compassgrouptricon on We Made It To Santiago… Sherman and Judy Hil… on Just Passed Half Way… ruth piper on … Cheryl on 3 Days en Camino… kacarl on At The Starting Gate!
After 43 days & just over 500 miles, Natalie and I made it to Santiago de Compostela. The last 3 out of 4 days it poured down rain on every mile with a holy vengeance as if to restore the ying/yang balance of the last 40 days of perfect weather in 72 hours of torrential downpour. I’ll take it! We dried out in a lovely hotel in Santiago until the noontime pilgrim Mass at the cathedral that was unforgettable. Wow, words fail me. This trip was so full of grace and wonder. More photos to come.
Sunday, September 28, 2014
“A man who walks 100 miles should consider 95 half way.” – Confucius
Well this was a good week on the Camino de Santiago del Norte. Another week of unspeakably beautiful coastal views on our right and majestic mountains on our left. We crossed the half way mark on Thursday and ate dinner at sunset on this amazing beach.
At one point a horse and rider came down for a swim. More daily magic.
Tonight we reach an important decision. Tomorrow we must decide whether to continue along the coast with del Norte or take the more demanding and mountainous inland route along the Camino Primitivo.
We have been thinking about this decision for some days now and today we decided to take the Primitivo. First, we have seen so much of this beautiful coastal territory that we feel seeing new terrain might be a refreshing change. Second we want to go through the cities of Oviedo and Lugo for their historic significance. Lastly, this is the original ancient route and we have really been awed by antiquity along the Camino. Today for instance we happened upon a 9th century church. The Sunday Mass had just finished and two women invited us in to see the holy space. This keeps happening to us. If we had come by 10 minutes earlier or later we would not have been able to see this church. Also, because Natalie is so fluent in Spanish opportunities unfold before us where they might have been completely missed otherwise.
SO THE BIG NEWS IS that since we will be going on Camino Primitivo I MUST lighten my pack. I probably carry the heaviest backpack on any Camino weighing in at 20k or 45lbs. I have not minded so far but reading ahead at the mountain climbing we will be doing, it seems reasonable for me to send my iPad and some other items ahead to Santiago. So I might not be posting too much more that a few facebook photos when we can find a WiFi signal.
There is so much to tell and we are just a bit over half way! I can’t image what the next 250 miles will bring. Each day I wake up wondering, “what great surprises await us today?” I hope I can live the rest of my life this way! AMEN?
Everyday on Camino is like the best day you had this year! It continues to be amazing – or “completely crazy” like my french friend always says.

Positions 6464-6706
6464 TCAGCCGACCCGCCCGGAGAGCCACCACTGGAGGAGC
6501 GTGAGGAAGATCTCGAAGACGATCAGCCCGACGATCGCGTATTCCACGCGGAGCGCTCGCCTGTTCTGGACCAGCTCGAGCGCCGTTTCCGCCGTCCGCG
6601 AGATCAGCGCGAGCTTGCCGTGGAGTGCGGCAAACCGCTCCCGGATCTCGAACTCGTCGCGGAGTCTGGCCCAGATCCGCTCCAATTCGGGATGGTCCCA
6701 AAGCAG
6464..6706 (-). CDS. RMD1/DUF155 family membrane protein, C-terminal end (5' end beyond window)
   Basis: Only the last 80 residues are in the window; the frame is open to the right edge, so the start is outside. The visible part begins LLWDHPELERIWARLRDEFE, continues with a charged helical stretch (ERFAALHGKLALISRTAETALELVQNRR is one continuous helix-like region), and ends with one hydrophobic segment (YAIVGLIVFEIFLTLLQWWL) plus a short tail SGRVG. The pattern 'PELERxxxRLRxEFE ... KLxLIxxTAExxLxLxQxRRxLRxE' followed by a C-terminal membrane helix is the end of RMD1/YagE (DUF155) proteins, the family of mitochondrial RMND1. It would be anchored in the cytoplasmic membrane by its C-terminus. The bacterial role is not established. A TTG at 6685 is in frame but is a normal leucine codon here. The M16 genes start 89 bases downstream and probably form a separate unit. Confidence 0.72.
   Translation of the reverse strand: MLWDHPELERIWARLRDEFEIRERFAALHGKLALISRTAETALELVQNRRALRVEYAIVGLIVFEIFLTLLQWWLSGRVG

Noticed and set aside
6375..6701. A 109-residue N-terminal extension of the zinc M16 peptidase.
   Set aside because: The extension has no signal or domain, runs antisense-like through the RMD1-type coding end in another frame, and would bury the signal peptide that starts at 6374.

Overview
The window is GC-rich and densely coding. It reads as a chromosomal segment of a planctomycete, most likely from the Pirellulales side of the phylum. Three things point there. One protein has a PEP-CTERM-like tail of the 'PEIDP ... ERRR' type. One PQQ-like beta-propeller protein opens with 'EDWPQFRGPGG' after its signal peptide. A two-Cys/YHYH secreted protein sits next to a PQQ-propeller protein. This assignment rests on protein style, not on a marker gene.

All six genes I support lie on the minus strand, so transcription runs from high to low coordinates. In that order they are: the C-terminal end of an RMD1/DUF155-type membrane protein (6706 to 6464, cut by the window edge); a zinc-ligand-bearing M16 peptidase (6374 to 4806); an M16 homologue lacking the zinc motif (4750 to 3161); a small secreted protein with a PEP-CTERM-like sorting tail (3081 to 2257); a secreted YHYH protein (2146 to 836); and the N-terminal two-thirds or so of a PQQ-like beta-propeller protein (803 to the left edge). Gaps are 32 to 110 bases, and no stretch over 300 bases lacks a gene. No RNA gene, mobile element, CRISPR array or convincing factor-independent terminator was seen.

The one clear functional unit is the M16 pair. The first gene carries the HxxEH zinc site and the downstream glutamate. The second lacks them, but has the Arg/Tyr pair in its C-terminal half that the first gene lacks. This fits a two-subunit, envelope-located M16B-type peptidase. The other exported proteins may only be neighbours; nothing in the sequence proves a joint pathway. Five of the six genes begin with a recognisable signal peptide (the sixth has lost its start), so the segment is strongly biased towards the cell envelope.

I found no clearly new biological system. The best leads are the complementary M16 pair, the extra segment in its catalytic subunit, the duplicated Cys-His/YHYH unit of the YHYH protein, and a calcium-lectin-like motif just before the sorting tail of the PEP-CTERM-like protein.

Tonight we sleep in Poo. The small coastal town of Poo. Yeah that’s right… Poo.
Sunday September 21, 2014
We woke this Sunday morning in a private room with our own bathroom which houses a huge bathtub. That alone would be cause for celebration, but what tips this off the scale of great experiences is that we are on the top floor of the fully restored 16th century home/hostile/albergue of Jorge Hidalgos who was born here in Santillana del Mar. Jorge tells us that his great grandfather bought the place and his grandmother did a lot of the restoration but it’s easy to see that Jorge has also decorated this place with exquisite taste and character.
This is what I am looking at as I write this today.
But this story really begins with the night before last. After an exquisite and breathtaking walk along a vast coastal cliff descending to a long … long beautiful beach,
we crossed the bay via ferryboat to spend the night in the city of Santander at an overcrowded, stuffy albergue. After a less than satisfying night, Natalie and I then walked about 45 km (26+ miles) of the most uninspired and boring stretch of the Camino to date. This was also the hottest day so far with temperatures in the 90s. Mile after mile we followed a pipeline bordered by refineries and flatlands.
Many people avoid this drudgery by training through and that’s probably what I would do next time. It was 12 hours later, exhausted and totally spent, that we decided to stop at the next possible hotel we could find. And then…
We turned the corner into what seemed like a fairyland.
Suddenly without warning the streets and buildings were authentically preserved from 500 years ago! Within 10 steps we entered a time warp and stumbled into Jorge’s Solar de Hidalgos. We bathed, changed our clothes and walked in utter amazement through the cobblestoned streets of this beautifully preserved town. Finding a restaurant in an outdoor courtyard we dined on fresh seafood before falling deeply to sleep in our own room.
Today we decided to recover from the long walks of the past week and stay here in this sanctuary. But the other reason to stay was the caves of Altamira. Google that and you will know why we stayed.
We have walked 311km so far and still have 555km left to go. We are pretty much on schedule. Most people on the Camino have a fixed date in which to finish which puts some pressure on them. We are blessed to not have to worry about that as we saunter through the Camino del Norte one day at a time, one step at a time.
More stories from The Way as we have time to both live them, tell them and find a good WiFi connection.
9 15 14
We are in a beautiful coastal town called Castro Urdiales in the region of Cantabria. Today is a holiday/festival day of some sort. We are staying here an extra day because Natalie has what seems like bronchitis or strep throat. She was seen by a doctor at the hospital ER and given 3 Rx. She seems comfortable and on the mend. I expect we will be back walking in a day or so. It is a good opportunity to reflect and write a bit.